Mike Purpus sent in a unique perspective on the late Dru Harrison. I first heard about Dru’s passing via the Surfermag.com message board and obviously I was saddened. I never knew Dru Harrison. I don’t know Mike Purpus. Nevertheless, as a grom in the late 70’s, I devoured everything that was surfing. This meant scouring the pages of old Surfer magazines, and thus the connection I have with these two is based solely on grom idolatry — distant, one-sided, and yet somehow quite personal.
The thoughts expressed below (from Mike Purpus) say a lot about not only what a great surfer and person Dru Harrison was, but also about the mature nature and wisdom of Mike Purpus. Purpus was often portrayed, and rightly so I’m told, as a sort of playboy/prankster. His piece below, although not a Pulitzer finalist, conveys a different side of Purpus — introspective, romantic, and melancholy.
Surfing has lost one of it’s best. Dru Harrison was a charismatic, soulful, smooth and radical surfer. It made him a champion and a legend. We surfed in countless contests and had even more surf sessions from the early 60’s until last year. Funny thing is, we never hung out together and, truthfully, we didn’t get along. But we had great respect for each other. Dru was the Ying to my Yang, and every time we hit the water together it was an exciting surf jam.
It wasn’t planned, but I would be paired up with Dru for the rest of my surfing career. In the 60’s, Dru and I were on both the Jacobs Surf Team and Bay Cities Surf Club, and we were the first and only two surfers from the South Bay drafted by the Windansea Surf Club. We made our first trip to Hawaii and wound up in the finals of The Makaha International Surfing Championships together. Dru beat me.
Growing up Dru lived in a big house right by the Strand on 14th Street in Hermosa Beach. Dru was the youngest and the smallest of four boys. Dru, Dane, Drake and Derrick were all varsity wrestlers on the Mira Costa High School team. Dru might have only been a few inches above five feet but he was tough and never backed down. Dru’s father owned a few cement trucks and was successful in the construction industry. At California surf meets, Dru’s Mom and Dad would sit next to my parents, as well as the parents of Corky Carroll, David Nuuhiwa and Jericho Poppler.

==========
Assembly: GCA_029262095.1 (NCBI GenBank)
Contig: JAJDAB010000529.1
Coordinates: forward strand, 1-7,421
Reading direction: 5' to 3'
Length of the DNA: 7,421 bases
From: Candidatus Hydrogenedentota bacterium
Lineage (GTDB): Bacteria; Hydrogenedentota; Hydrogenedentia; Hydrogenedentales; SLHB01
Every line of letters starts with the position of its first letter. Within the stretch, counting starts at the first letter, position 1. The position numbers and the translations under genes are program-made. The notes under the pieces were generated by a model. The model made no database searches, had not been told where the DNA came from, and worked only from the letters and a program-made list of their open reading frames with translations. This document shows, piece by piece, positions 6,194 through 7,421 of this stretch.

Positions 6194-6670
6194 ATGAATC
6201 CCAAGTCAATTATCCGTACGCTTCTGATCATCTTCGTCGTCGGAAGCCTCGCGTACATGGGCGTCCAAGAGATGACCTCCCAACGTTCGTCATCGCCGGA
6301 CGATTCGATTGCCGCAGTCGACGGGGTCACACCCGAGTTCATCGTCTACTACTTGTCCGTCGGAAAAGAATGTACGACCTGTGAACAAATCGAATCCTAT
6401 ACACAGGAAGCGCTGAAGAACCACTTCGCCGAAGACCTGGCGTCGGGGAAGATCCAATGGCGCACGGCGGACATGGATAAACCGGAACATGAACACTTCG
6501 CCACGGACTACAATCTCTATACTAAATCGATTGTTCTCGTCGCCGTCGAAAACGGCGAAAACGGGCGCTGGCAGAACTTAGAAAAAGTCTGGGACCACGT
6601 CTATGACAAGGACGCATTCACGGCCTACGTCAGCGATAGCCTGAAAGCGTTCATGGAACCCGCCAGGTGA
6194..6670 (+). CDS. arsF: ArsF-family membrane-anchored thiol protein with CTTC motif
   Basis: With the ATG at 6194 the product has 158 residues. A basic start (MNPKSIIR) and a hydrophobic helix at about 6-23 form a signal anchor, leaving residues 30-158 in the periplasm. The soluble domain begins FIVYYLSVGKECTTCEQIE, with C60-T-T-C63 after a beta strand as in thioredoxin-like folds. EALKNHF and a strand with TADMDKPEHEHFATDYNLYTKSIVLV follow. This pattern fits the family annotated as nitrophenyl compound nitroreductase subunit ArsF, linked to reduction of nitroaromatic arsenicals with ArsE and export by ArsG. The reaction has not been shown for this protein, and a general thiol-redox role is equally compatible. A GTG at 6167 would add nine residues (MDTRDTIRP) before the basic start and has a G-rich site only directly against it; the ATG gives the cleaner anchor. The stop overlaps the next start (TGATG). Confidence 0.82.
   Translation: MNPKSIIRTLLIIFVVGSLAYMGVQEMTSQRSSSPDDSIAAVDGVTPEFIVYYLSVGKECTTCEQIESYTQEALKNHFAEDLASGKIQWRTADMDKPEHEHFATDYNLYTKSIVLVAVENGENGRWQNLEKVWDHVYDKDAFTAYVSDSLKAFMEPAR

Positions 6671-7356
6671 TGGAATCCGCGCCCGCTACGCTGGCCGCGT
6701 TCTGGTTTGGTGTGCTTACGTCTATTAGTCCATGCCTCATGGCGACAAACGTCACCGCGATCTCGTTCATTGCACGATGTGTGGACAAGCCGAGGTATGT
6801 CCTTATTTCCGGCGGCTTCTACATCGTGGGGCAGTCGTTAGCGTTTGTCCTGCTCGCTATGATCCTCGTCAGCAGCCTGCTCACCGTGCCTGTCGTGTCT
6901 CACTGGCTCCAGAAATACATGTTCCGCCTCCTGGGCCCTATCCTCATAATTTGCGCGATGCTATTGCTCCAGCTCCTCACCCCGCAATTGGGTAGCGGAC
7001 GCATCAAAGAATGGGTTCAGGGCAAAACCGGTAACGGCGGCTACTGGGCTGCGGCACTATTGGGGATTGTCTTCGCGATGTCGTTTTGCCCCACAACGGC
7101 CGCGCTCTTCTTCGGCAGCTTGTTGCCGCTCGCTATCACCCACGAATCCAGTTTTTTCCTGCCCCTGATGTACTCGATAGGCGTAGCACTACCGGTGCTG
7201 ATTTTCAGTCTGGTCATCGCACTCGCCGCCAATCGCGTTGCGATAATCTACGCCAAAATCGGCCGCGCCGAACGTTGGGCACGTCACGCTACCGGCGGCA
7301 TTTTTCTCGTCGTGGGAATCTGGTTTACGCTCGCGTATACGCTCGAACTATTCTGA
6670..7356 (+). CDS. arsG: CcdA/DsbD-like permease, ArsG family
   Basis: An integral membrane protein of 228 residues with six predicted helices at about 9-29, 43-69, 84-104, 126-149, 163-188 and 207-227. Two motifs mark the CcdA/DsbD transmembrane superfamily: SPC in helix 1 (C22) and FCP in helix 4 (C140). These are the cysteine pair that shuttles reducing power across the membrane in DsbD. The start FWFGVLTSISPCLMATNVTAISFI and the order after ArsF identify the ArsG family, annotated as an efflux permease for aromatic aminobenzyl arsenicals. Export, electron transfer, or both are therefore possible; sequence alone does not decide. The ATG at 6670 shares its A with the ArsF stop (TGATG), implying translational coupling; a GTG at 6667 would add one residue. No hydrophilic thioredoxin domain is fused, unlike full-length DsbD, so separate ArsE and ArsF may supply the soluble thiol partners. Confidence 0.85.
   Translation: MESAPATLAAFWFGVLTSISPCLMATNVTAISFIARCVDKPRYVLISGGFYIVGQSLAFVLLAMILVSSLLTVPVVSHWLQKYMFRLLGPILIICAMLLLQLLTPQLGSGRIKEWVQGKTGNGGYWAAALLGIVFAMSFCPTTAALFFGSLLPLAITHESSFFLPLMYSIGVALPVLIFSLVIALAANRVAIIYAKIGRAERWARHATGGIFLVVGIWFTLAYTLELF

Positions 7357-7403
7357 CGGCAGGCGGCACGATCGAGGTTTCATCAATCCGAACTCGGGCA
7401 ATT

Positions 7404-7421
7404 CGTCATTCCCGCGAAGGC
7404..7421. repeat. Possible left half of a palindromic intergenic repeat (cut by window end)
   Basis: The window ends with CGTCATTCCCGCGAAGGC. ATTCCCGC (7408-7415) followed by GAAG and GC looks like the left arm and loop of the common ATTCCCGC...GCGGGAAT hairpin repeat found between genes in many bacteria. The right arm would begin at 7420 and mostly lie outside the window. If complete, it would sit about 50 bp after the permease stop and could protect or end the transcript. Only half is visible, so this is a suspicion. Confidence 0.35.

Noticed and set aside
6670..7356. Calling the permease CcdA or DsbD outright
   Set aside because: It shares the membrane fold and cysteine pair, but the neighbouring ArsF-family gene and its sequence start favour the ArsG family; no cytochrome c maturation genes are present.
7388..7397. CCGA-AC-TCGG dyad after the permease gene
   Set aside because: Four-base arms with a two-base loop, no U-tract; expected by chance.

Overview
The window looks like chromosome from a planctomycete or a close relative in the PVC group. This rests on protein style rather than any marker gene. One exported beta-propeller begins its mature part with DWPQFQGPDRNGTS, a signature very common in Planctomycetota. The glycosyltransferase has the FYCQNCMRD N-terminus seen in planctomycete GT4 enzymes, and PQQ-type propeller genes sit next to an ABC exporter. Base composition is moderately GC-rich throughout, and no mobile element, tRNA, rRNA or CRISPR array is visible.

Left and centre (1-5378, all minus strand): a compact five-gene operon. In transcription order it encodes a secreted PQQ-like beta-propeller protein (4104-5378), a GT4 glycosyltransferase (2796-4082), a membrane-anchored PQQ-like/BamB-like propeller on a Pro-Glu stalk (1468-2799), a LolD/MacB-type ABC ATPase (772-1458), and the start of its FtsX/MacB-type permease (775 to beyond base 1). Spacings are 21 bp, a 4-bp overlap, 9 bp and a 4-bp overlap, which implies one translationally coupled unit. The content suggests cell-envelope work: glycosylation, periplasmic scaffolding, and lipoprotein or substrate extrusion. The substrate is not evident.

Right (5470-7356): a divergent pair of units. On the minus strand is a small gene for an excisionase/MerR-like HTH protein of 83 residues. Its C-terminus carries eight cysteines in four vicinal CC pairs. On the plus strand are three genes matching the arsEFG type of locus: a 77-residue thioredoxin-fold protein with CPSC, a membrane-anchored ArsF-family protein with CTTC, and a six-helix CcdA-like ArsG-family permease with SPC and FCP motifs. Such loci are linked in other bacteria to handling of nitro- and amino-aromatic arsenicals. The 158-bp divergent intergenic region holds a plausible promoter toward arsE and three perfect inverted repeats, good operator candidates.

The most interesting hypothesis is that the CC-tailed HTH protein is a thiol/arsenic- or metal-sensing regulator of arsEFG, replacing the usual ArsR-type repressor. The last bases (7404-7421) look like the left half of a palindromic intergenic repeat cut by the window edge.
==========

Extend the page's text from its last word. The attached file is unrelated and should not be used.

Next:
The Harrison house was sort of a surfing youth hostel for surfers from around the world. David Nuuhiwa spent his first year on the mainland there. Everyone hung out because the best surfers were there. Tiger Makin and Eddie Underwood were two of about thirty kids that kept boards there. When Dru’s parents sold the house in the early 70’s, and as luck would have it, I moved in and lived there for the next seven years. You could feel kind of a surfing poltergeist throughout the large, four-bedroom home.
In the 60’s while I was climbing the competitive surfing ladder, Dru was already sitting on top. He was almost two years younger but already the top rated boys and junior in The United States Surfing Association. Dru would walk to the nose, hang ten, pick his right foot up and kick it past the tip, scamper back, and just cruise. In the late 60’s it was shortboards and Dru was equally impressive. He would carve up the face, switch stance at the lip, and float back down. He was great. We had some terrific battles for the next five years, and although joined at the hip by circumstance, we never saw eye-to-eye.
Nancy Katin was only about 4’10” and the only one that called him “Little Dru”. She loved Dru and me, and along with Jericho Poppler, Nancy ran five years of advertisements with the three of us. She got a kick out of the friction between Dru and I. She was just like a favorite grandmother to us.